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Event Archive: Rethinking Debates on Digital Learning . 12 Feb 2014

February 13th, 2014

Steve Anderson

Yesterday CDH sponsored a talk by Professor Juliette Levy of the Department of History at UC Riverside. In her discussion, Professor Levy described her own evolution toward using digital technology in order to broaden the learning experience for her students.

Professor Levy’s talk began with a common experience many in academia have shared — traditional methods of teaching are not being adapted to the changing needs of students in our modern world.

The RSA talk by Sir Ken Robinson, which was turned into an animated video, was central to describing this need for change. There is a great chasm between the needs of students and the pace of innovation within the classroom.

Central to this movement toward digital learning in the traditional classroom is the need to meet students “where they are” with digital technology. The call for action is not to expand the technological savvy of the students, but to leverage their preexisting familiarity with digital culture and devices in order to expand the classroom experience.

Harnessing the digital skills of students can extend the learning experience outside of the classroom walls, and it can also create more collaboration between the students themselves. For example, every student may not have a smartphone, tablet, or laptop, but many do. Sharing these devices and skills during group exercises can help students get to know each other, while at the same time thickening the learning experience.

Most interaction with technology in the classroom is with a Learning Management System or LMS, like Blackboard or Canvas. These LMS systems are very necessary for grades, enrollment, and automated exercises like quizzes. The key, however, is to move beyond the reliance on the LMS, which was designed to assign, control, automate, and distribute information, and experiment with more decentralized and multi-nodal methods of digital interaction. Decentralized digital platforms like Twitter and Piazza allow for traditional academic hierarchies to be broken-down and remixed in new ways that are rewarding for students and professors alike.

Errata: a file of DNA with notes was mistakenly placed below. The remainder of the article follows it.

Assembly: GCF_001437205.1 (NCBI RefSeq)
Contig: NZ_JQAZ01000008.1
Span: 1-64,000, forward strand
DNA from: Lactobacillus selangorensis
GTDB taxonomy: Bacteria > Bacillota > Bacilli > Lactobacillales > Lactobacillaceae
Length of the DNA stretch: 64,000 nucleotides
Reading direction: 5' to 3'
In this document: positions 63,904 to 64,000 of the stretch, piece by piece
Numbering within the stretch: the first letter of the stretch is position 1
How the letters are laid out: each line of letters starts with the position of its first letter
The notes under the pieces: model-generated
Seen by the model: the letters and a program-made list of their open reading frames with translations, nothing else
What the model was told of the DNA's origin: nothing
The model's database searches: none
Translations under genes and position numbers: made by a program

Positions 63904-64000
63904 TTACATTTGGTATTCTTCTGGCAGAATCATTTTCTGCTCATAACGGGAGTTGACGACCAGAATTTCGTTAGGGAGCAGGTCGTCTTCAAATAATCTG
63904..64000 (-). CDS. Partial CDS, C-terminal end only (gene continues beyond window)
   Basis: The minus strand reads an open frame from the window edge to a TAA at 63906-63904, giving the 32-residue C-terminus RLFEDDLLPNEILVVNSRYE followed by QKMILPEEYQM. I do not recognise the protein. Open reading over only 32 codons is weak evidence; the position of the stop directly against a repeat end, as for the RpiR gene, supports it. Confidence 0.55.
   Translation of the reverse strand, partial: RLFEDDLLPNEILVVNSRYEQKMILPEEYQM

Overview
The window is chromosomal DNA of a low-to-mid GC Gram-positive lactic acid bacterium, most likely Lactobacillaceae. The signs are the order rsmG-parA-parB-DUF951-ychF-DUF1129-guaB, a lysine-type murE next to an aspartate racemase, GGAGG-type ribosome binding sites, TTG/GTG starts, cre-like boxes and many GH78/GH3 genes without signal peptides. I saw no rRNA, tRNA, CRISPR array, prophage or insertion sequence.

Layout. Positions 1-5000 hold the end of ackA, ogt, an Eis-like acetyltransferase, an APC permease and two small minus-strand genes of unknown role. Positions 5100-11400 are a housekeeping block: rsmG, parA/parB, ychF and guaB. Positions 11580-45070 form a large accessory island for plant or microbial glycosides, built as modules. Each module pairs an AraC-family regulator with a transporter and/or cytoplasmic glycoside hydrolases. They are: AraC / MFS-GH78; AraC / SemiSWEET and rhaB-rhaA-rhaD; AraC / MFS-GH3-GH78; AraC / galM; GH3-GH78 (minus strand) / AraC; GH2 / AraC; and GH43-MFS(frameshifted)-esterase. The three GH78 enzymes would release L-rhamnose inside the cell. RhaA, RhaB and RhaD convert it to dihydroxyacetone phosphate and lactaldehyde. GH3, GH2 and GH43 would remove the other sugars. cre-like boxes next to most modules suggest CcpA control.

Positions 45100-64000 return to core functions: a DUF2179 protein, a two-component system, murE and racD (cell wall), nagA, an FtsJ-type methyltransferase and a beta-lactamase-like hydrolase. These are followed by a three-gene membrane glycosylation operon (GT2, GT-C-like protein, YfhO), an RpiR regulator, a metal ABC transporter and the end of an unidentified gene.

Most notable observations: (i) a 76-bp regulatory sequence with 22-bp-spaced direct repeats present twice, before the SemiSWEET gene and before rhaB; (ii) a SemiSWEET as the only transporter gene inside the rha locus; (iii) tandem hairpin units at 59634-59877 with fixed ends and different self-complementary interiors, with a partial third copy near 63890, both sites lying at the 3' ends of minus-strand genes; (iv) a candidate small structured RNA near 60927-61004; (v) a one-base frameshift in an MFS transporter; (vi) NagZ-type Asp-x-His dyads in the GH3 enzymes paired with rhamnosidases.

A few key points from the talk:

1. Model the behavior.
Modeling the behavior, such as live-tweeting lectures, will help instructors to retain a sense authority while also allowing for more flexible pathways of interaction. Also, modeling provides students with concrete examples of what digital technologies are available, and also how to use them professionally. Teaching assistants can begin processes like these with Twitter, or tweets can be scheduled to automatically post during the lecture. Students should be encouraged to tweet also, in order to gradually take over the entire note-taking and note-sharing process.

2. Incentives and risks.
Some incentives and risks are set by the professor through the syllabus in an explicit fashion, such as attendance or exam dates. Other incentives and risks are more subtle, but they can also be very powerful and possibly limiting. For example, it’s difficult to harness the technical prowess of students if they are not allowed to use digital devices in the classroom. Of course some students might be inclined to wander off into the far reaches of the Internet, but they should be redirected toward more fruitful material rather than completely restricted.

3. Experiment and innovate.
A sense of experimentation in the classroom can also lead to a sense of excitement. Involving students in the process of the course through polls on Piazza, for example, can foster a sense of student empowerment. Also, if students are aware that the professor is experimenting with pedagogy, they’re also more likely to push the boundaries of the assignments in positive ways. Many students are afraid to take risks academically for fear of failing, and a sense of experimentation in the class can help relieve that pressure.

All in all, Professor Levy made it clear that she is not advocating for building larger lecture halls, or relying on MOOCs to educate the masses. Instead, she calls for the directed application of digital technology in order to expand the traditional classroom experience with the consideration and participation of the students themselves.